Vampire Weekend's Moment of Truth

Jan. 28, 2008
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For the last eight months, the chorus of bloggers shouting about how Vampire Weekend will become the next big thing has become absolutely deafening. Today, after almost a year of this hype, the band finally releases its debut album, and soon we’ll see whether these predictions come true.

It’s an interesting test of the blogosphere’s tastemaking chops, since over the few years, new media’s success rate at predicting future stars has actually been pretty low. For every Arcade Fire, there’s dozens of We Are Scientists, Stars of Track and Fields and Softs, attractive bands that were prematurely lauded by trigger-happy bloggers, but (at least so far) haven’t found the success their early supporters promised.

Vampire Weekend rose particularly fast and particularly high. Within months of playing their first real shows, the trendsetting blog Stereogum began trumpeting these young New Yorkers on the strength of their self-released demos, and just two months later, the New York Times was writing them up approvingly.

Usually, bands that green that skyrocket that high quickly come crashing down—sometimes even before the put out a full-length album—but Vampire Weekend could actually buck the trend. In both sound and image, the group’s aesthetic is novel enough to capture the public’s attention, but familiar enough to keep it.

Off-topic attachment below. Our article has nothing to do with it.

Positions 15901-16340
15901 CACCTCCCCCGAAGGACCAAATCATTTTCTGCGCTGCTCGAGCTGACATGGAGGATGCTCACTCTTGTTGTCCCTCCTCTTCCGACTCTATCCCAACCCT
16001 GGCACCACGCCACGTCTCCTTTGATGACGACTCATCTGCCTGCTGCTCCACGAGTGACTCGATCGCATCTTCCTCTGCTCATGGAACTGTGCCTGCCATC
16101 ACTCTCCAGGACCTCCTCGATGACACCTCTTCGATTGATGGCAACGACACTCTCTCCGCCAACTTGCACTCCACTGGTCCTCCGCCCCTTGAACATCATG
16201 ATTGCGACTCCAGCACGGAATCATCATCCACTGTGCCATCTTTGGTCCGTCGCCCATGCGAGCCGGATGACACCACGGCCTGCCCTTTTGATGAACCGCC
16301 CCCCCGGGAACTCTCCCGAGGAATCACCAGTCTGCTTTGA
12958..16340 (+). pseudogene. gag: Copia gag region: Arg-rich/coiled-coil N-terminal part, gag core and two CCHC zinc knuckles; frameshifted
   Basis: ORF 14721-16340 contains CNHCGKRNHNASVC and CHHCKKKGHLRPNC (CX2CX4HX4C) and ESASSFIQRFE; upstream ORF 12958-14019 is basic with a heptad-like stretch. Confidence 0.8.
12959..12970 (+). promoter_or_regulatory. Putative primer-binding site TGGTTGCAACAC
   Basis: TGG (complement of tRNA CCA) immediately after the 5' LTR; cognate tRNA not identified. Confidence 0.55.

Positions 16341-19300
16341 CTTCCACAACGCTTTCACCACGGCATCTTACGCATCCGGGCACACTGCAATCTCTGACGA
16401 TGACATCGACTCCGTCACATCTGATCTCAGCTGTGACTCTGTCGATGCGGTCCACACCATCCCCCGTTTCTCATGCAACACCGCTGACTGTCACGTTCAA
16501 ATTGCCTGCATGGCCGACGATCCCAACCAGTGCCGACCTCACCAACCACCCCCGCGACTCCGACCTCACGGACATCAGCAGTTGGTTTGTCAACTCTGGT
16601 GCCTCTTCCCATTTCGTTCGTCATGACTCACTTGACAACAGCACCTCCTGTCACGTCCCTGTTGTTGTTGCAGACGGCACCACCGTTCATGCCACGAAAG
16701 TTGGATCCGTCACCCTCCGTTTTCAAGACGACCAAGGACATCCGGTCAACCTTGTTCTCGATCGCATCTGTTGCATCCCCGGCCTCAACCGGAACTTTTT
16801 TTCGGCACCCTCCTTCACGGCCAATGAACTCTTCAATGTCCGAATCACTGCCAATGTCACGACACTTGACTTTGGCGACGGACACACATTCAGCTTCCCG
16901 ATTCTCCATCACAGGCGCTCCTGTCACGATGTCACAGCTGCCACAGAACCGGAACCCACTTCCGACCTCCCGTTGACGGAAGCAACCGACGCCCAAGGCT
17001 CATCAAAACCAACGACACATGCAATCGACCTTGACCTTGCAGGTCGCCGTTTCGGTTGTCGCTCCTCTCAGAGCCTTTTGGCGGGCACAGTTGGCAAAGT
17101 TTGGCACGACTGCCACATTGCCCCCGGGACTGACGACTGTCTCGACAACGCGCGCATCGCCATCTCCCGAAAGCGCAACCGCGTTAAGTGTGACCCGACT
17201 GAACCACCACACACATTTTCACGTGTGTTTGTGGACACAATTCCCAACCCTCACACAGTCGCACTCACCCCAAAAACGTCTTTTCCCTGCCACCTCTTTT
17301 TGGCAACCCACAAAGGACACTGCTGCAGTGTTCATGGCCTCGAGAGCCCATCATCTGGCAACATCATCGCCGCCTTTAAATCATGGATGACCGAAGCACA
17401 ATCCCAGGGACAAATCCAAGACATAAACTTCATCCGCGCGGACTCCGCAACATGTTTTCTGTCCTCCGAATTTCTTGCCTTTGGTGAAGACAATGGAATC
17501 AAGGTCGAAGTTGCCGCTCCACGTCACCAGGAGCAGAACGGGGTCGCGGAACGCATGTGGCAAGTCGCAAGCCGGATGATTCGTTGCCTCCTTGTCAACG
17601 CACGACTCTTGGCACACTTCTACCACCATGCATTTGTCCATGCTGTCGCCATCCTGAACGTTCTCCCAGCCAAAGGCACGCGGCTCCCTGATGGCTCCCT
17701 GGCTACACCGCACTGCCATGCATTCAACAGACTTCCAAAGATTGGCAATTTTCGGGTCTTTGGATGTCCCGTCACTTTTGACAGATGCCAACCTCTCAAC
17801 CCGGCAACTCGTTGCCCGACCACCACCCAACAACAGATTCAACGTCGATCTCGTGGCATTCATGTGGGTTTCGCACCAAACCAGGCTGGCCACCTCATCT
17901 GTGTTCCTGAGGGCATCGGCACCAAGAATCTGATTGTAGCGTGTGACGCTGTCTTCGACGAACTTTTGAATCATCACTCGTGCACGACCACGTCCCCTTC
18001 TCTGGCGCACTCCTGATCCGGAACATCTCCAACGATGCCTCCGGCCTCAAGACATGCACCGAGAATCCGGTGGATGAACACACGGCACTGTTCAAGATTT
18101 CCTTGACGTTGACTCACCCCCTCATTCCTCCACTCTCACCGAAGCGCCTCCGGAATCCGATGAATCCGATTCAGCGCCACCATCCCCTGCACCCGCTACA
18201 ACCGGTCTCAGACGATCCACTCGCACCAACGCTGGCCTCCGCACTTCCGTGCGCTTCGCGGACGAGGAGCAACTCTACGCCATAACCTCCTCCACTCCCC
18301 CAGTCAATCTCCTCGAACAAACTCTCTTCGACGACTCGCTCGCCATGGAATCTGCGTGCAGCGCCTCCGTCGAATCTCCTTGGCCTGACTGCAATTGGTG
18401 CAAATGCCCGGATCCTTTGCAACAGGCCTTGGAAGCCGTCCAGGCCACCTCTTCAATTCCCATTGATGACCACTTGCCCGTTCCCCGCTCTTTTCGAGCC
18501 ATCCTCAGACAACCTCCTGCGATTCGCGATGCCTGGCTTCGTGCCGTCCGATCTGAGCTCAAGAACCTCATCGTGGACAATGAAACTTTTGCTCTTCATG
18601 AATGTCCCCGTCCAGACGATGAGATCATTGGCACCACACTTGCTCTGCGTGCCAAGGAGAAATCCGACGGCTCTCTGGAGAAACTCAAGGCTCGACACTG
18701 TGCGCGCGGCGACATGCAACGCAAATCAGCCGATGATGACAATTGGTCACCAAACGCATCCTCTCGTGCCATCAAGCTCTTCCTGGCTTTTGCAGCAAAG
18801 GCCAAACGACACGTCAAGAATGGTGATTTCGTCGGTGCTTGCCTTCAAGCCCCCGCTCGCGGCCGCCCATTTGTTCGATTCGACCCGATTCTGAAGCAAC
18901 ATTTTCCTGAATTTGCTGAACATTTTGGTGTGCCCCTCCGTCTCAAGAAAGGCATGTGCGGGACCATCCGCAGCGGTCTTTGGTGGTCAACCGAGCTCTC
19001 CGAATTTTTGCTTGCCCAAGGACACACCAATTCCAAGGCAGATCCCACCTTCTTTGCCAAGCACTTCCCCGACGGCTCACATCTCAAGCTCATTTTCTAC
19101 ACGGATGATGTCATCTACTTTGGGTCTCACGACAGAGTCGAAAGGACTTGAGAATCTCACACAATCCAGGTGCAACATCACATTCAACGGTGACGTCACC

At their core, they’re the same-old, time-tested boys with guitars singing about girls, but they put a pleasant twist on the formula, infusing an agreeable African jangle into their songs in lieu of the usual overwrought indie-rock chords.

And, to go along with their consciously different sound, the band made a bold fashion choice as well: Instead of ultra-skinny jeans and ironic accessories, they treat every day like it’s casual Friday at the office. They dress, in a word that front man Ezra Koenig has embraced, “preppy.”

“There were a lot of things we wanted to avoid when we started the band, things that we were tired of,” Koenig told me in an interview earlier this month, “and maybe that also crossed over to the way we felt about the kind of clothes that we wanted to wear. I went to thrift stores a lot in high school, but I always wanted to find old Brookes Brothers shirts, not ironic t-shirts. It’s two sides of the same coin, really. But it’s funny: You can get a collared shirt for so cheap, or you could pay a hundred dollars for a distressed, weird t-shirt. Ultimately, I feel like one I can relate to more. It feels more refreshing to me, in a way almost like an anti-fashion sort of thing.”

In an era where rich young rockers downplay their pedigree by dressing like street rats, this is a welcome bit of truth-in-advertising. Vampire Weekend looks exactly like they sound: happy, clean-cut and educated. Their gimmick is that they’re not being gimmicky.

The prep-school aesthetic also ties in thematically with the band’s self-titled debut, which is very much the product of four recent Columbia University graduates. These songs are filled with nostalgia for the college life they’ve just left behind—the campus culture, the class crushes, the endless academia —and that’s the album’s appeal. It’s a happy, wide-eyed tribute to the period that many listeners look back on as the best time of their life.

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